As early as fall 2010, investors were requesting their money back, but without success. (See, e.g., Gov't Ex. 31-R (September 2010 email from Gloria Wu to Ms. Baylor requesting return of funds).) Investors testified about sending Ms. Baylor a barrage of emails, concerned that the savings that they had invested had disappeared-some going as far as to hire a lawyer in an attempt to get their funds returned. (See, e.g., Apr. 12 am Tr. at 8-19 (Joseph Hunsberger testifying about his attempts to get his money back); Apr. 15 pm Tr. at 23 (Sidharth Dugar describing exchanging hundreds of emails with Ms. Baylor); Apr. 12 am Tr. at 85 (Attorney Cort Wiegand testifying about his hiring by investors Gloria and Joe Wu to try to get their money returned).)

         Yet Ms. Baylor continued to participate in the scheme throughout 2011, despite warnings such as a March 5, 2011 email (which defendant claims not to have read) sent by a disgruntled investor that included an FBI notice about prime bank fraud schemes, which described how investment programs that "purport to offer above average market returns with below market risk through the trading of bank instruments are fraudulent." (Gov't Ex. 34-R.) Defendant's several days of trial testimony and emphasis on her mother's alleged investment of $15, 000 sought to present an innocent gloss on her participation in the investment scheme. (See Ct. Ex. 3 (stipulation regarding defendant's mother's investment); Apr. 17 pm Tr. 4-94, Apr. 18 am Tr. 4- 103; Apr. 18 pm Tr. 16-87; Apr. 23 am Tr. 23-101; Apr. 23 pm Tr. 3-79 (Ms. Baylor's trial testimony).) Yet the jury was not required to credit defendant's testimony or her theory of the case. The evidence introduced by the government amply supported a finding of the necessary mens rea to sustain a conviction on each of the seven counts.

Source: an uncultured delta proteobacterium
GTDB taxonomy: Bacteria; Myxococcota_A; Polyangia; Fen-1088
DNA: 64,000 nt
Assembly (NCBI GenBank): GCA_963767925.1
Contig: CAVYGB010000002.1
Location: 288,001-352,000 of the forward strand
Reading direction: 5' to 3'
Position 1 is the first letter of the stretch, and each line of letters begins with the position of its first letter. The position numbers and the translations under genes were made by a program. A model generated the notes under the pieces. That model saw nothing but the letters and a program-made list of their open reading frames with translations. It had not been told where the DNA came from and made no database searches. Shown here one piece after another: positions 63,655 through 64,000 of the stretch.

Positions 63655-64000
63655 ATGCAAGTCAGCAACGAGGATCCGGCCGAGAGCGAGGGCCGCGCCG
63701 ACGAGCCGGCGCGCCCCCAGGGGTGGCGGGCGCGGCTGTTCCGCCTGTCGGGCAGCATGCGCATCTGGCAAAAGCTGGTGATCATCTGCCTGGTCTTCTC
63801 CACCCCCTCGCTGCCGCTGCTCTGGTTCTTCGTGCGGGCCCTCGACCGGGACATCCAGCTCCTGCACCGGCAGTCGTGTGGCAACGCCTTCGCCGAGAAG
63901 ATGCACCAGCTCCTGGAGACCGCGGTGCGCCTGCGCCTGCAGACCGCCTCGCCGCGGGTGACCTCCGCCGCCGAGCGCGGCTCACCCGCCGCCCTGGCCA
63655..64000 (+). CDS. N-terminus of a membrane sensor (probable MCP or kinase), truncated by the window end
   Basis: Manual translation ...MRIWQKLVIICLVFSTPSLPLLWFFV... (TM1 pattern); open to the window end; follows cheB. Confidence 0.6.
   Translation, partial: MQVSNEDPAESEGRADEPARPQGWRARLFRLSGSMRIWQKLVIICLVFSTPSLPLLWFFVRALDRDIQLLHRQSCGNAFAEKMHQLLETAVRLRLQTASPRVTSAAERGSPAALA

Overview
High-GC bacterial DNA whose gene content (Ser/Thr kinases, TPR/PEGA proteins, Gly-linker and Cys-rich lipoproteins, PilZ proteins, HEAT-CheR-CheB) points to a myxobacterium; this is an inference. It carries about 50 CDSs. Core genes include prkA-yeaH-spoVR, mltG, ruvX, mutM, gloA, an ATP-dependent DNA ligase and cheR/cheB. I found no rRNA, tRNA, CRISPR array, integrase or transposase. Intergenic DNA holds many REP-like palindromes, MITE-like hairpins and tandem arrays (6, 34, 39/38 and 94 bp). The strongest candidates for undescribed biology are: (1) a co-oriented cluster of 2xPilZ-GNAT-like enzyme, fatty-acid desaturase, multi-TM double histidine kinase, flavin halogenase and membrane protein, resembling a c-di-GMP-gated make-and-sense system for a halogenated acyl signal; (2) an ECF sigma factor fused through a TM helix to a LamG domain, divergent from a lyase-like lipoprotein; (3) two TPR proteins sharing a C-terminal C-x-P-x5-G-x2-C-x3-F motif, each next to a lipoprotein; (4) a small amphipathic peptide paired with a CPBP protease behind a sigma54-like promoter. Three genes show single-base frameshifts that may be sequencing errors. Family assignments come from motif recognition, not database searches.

B. Selection of Alternate Juror

         Defendant argues that the Court violated Federal Rule of Criminal Procedure 24(c)(2)(B), which provides that"[a]lternate jurors replace jurors in the same sequence in which the alternates were selected." As explained below, there was no violation of this rule. Prior to trial, the juror in seat 6 was chosen as the first alternate, and therefore, she was the proper juror to replace the regular juror who was excused on the second day of trial.

         At a hearing on December 12, 2018, the Court asked each party to select a number to serve as an alternate seat. (Dec. 12 Hr'g Tr. at 54-55.) Defendant selected seat 6, and then the government selected seat 9. (Id.) At a subsequent hearing on March 25, the government asked the Court to seat a third alternate, to which defendant did not object. (Mar. 25 ...